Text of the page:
The American charts are (even) less reliable than the British ones. They’re also much longer … going for one hundred rather than 30, 40 or 50. Regional differences were also wide with different radio stations promoting different records, so that something could be a large local hit in one city or state, without necessarily being a national hit. In any case, it was common to have a local hit on a local label, then switch to a major label to press and distribute the national hit.
While British charts made some effort to record retail sales, the American ones combined retail sales, radio play and records shipped (rather than records sold). Companies found it better to promote with free records than discounts. Discounted records had to be accounted for royalties; free ones didn’t.
For much of the period, American charts separated pop, R&B and country (with even more sub-divisions appearing later) and pop was not necessarily the best-selling, though big hits in other charts were funneled into it. Or rather records that reported big sales in the specialist R&B and country retailers, were also selling in general retailers. R&B was known for a while as ‘Race.’
Billboard had a separate R&B chart from 1942 onwards, but suspended it between December 1963 and January 1965. They had a run where the charts were getting intermingled too much. This record miscegenation saw The Beach Boys, Paul & Paula, Bobby Vinton and Rolf Harris hit the R&B chart. Well, Sun Arise was arguably ‘ethnic.’ The issue was what was played on R&B radio stations, and what was sold in shops in African-American neighbourhoods, so just as black artists entered the general chart, so white artists could enter the R&B chart. Even when they re-established the R&B chart, Herb Alpert was getting in there.
The chart reliability is questionable. For example, Casablanca’s retailer incentive was one in five free on albums, one in three free on singles. The number shipped could be used to manipulate the charts (and a third were free).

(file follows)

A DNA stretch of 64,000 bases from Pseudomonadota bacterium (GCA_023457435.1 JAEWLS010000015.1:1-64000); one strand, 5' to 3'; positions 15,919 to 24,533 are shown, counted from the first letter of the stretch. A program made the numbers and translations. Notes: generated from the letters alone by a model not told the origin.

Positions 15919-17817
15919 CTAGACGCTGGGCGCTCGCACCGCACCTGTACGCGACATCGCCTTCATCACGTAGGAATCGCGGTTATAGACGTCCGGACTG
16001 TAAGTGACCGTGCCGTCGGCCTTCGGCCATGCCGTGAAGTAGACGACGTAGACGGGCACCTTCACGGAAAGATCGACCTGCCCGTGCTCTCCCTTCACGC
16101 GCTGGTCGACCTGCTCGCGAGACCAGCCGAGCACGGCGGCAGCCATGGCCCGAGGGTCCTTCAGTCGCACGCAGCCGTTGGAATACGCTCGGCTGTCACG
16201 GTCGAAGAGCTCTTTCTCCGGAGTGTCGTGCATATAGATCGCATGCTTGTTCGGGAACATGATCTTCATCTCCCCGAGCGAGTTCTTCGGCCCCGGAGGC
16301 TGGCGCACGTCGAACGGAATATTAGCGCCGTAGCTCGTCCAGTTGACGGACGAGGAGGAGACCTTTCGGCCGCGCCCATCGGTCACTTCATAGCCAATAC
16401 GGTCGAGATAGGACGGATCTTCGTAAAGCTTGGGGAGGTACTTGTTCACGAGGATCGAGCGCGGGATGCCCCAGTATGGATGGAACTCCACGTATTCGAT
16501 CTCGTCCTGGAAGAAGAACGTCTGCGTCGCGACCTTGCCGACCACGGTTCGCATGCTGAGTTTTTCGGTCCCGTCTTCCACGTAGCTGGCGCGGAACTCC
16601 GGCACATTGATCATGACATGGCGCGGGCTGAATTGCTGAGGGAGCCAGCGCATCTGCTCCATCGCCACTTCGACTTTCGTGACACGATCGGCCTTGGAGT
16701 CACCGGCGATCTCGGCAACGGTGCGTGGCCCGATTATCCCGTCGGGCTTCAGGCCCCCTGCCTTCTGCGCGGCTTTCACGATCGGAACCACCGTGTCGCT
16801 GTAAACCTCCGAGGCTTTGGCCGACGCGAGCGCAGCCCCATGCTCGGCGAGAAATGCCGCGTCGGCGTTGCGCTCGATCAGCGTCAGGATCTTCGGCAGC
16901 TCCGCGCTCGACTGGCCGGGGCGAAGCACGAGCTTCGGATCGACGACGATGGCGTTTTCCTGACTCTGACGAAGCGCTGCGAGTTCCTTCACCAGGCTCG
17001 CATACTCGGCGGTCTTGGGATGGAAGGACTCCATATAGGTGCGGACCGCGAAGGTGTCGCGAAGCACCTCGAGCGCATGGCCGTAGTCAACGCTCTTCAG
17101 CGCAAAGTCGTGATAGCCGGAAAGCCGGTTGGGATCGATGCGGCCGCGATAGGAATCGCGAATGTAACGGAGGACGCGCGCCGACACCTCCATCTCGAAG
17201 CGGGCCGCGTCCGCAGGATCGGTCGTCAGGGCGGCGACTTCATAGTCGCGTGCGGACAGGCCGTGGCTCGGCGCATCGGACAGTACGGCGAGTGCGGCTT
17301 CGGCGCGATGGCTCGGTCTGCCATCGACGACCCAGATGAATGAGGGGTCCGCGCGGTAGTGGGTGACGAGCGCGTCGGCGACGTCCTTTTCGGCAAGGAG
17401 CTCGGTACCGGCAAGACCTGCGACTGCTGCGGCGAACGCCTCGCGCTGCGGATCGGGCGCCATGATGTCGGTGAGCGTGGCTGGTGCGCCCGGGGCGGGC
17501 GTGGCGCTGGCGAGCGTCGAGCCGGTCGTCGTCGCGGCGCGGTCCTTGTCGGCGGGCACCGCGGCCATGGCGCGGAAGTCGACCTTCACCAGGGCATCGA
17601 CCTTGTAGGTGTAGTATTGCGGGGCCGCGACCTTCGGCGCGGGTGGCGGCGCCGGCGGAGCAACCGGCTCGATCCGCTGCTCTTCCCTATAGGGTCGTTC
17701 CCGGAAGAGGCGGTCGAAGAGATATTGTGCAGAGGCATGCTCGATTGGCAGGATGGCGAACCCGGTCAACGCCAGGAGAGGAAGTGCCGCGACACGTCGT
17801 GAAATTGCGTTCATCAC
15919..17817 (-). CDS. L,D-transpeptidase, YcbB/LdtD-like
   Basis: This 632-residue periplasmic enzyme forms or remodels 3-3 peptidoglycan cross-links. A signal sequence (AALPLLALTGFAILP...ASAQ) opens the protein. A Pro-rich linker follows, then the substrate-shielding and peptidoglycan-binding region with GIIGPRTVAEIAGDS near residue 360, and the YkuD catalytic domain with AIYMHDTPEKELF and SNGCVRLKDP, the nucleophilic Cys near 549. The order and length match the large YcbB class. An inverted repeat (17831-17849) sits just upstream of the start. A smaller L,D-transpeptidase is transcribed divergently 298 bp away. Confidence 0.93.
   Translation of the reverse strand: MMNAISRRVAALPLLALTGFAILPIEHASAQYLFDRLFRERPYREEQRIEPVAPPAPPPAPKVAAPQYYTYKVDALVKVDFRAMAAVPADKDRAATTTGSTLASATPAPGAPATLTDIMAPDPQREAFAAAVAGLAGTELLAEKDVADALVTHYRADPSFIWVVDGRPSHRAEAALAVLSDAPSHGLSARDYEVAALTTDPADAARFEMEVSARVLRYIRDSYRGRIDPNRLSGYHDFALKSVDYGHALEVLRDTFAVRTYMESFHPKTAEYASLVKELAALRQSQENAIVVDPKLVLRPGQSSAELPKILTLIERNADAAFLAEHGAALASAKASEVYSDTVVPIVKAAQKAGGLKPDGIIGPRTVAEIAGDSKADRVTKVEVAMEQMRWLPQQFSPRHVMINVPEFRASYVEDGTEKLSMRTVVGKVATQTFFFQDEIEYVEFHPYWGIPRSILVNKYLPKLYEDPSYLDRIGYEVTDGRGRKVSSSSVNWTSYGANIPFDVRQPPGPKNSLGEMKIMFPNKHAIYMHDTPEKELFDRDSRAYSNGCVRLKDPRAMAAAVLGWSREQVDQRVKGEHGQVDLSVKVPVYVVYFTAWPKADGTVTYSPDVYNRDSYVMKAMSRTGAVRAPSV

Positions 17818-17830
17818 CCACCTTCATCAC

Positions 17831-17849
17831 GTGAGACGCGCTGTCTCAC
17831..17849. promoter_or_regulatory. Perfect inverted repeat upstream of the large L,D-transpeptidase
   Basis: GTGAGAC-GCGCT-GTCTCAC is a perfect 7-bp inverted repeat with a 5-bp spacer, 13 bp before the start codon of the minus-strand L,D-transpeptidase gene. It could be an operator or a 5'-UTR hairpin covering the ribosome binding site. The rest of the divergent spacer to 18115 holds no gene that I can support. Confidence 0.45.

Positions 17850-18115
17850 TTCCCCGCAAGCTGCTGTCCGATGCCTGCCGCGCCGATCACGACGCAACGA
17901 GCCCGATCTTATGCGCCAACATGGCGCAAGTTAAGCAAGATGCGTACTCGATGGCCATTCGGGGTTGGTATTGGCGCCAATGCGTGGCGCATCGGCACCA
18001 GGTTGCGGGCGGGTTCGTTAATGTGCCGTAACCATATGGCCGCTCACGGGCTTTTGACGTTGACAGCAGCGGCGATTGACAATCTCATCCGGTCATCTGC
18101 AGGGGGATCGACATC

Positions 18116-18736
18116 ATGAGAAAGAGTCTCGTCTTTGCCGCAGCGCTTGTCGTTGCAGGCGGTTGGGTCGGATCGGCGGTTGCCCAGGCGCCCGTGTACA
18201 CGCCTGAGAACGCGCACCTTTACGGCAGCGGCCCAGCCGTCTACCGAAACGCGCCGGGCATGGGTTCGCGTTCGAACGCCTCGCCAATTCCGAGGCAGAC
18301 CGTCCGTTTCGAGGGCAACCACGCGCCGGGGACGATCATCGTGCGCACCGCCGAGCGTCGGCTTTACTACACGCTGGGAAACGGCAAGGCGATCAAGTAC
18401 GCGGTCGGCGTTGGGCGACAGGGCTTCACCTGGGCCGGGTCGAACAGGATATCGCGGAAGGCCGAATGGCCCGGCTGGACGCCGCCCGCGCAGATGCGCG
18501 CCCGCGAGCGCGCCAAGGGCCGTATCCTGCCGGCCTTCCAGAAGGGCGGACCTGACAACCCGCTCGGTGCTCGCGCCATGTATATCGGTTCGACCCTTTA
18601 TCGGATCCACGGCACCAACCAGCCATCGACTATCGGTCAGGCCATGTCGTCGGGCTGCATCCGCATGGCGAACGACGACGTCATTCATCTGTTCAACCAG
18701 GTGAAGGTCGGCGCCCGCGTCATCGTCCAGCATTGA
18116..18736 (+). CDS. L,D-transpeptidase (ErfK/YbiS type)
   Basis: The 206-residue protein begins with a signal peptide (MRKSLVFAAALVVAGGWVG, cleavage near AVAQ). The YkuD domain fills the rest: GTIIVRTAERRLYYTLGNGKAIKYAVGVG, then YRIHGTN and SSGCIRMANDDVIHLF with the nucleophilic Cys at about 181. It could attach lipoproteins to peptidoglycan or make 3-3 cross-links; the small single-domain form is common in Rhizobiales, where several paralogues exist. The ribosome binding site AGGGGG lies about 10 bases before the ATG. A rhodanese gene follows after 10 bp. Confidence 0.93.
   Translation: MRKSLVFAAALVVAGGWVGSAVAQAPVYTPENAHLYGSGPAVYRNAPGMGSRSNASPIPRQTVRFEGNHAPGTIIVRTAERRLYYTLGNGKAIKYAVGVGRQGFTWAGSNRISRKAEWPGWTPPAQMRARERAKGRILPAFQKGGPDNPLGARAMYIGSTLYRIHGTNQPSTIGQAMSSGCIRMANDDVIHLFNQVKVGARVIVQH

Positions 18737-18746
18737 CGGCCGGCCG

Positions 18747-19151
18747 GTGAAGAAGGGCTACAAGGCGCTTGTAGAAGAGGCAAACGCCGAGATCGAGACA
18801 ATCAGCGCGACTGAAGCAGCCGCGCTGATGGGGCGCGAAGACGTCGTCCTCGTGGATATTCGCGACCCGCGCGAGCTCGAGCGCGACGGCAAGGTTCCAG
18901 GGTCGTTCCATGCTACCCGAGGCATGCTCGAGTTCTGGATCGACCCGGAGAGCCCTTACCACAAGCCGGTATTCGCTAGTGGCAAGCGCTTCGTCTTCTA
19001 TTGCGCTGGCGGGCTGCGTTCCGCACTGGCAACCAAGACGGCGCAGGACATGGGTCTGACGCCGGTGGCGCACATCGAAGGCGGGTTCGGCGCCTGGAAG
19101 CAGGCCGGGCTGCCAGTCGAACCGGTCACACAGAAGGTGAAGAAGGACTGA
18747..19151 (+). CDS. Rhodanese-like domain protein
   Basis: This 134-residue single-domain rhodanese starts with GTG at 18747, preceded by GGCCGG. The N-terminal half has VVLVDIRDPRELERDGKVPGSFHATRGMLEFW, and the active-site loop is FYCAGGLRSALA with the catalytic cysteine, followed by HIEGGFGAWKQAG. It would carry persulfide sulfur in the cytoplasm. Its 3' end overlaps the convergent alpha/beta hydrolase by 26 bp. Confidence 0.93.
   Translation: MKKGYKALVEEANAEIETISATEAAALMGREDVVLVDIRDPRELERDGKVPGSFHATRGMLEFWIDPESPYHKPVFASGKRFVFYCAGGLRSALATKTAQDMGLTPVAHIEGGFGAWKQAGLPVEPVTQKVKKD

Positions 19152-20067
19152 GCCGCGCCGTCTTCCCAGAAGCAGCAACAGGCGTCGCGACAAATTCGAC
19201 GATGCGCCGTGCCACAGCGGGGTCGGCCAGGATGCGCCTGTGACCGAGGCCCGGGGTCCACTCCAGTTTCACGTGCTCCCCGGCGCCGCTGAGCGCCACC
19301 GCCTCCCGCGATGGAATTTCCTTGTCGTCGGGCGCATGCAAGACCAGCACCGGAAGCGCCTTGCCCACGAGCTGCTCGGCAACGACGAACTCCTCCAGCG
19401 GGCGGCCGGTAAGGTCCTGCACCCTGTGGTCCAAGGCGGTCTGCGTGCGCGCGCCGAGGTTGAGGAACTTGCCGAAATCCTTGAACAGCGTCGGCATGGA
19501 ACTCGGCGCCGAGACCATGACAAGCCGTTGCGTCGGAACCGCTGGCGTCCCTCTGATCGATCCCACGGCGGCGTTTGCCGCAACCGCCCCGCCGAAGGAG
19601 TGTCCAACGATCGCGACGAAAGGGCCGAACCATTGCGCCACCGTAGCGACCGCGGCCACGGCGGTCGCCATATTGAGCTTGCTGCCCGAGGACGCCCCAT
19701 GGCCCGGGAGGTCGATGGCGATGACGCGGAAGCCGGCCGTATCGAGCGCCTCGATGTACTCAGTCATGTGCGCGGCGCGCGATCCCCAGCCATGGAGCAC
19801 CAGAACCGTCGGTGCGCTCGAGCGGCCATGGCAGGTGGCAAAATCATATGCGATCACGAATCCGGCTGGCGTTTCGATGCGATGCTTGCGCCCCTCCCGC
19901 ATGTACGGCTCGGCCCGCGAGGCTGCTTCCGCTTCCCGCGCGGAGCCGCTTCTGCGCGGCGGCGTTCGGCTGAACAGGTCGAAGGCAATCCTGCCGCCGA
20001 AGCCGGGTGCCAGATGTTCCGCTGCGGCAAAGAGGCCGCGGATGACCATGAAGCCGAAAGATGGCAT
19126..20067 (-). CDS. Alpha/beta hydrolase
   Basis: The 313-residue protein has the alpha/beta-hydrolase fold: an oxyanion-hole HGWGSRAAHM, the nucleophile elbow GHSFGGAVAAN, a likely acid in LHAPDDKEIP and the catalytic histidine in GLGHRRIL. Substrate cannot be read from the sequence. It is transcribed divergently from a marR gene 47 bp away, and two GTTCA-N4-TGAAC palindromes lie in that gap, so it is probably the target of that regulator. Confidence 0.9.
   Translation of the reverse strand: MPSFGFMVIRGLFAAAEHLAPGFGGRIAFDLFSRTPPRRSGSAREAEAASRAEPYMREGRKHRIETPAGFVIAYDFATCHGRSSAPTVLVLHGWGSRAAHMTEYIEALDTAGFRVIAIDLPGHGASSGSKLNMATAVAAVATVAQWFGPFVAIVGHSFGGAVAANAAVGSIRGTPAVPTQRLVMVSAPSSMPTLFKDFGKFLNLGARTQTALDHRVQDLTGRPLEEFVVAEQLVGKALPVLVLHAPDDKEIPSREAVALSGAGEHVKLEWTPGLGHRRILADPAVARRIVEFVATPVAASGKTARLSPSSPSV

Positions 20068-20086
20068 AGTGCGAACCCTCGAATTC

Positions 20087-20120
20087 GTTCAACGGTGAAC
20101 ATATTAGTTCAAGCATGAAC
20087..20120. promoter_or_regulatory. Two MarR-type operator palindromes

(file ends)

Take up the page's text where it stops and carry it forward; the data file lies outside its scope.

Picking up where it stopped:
By the 1970s there were eight music trade papers. Billboard is regarded as the authoritative chart and they publish the chart books in the USA. They never publish the weekly detailed lists that you can find for the UK, and it’s far harder to find the information on US chart positions on a specific date. The biggest distributors ordered stock on the basis of the Billboard chart, so they were the most important. Rolling Stone magazine reproduced the album chart, and were the most authoritative rock paper, but were never interested in singles.
Cashbox would make deals on chart placings based on advertising. Record World was considered the most honest chart.
Larry Harris of Casablanca Records said:
A record company would tell the Billboard chart department, headed by Bill Wardlow, how many copies of an album it had sold and what level of airplay the album was getting; it would also inform Billboard about any special initiatives such as tours or advertising blitzes. Bill would somehow rate this information – I still firmly believe he used a Ouija board – and decide where to place the album. The singles charts were based on a combination of Top 40 airplay and sales, weighted more heavily towards airplay.
Tommy James (Me, The Mob & Music, 2010)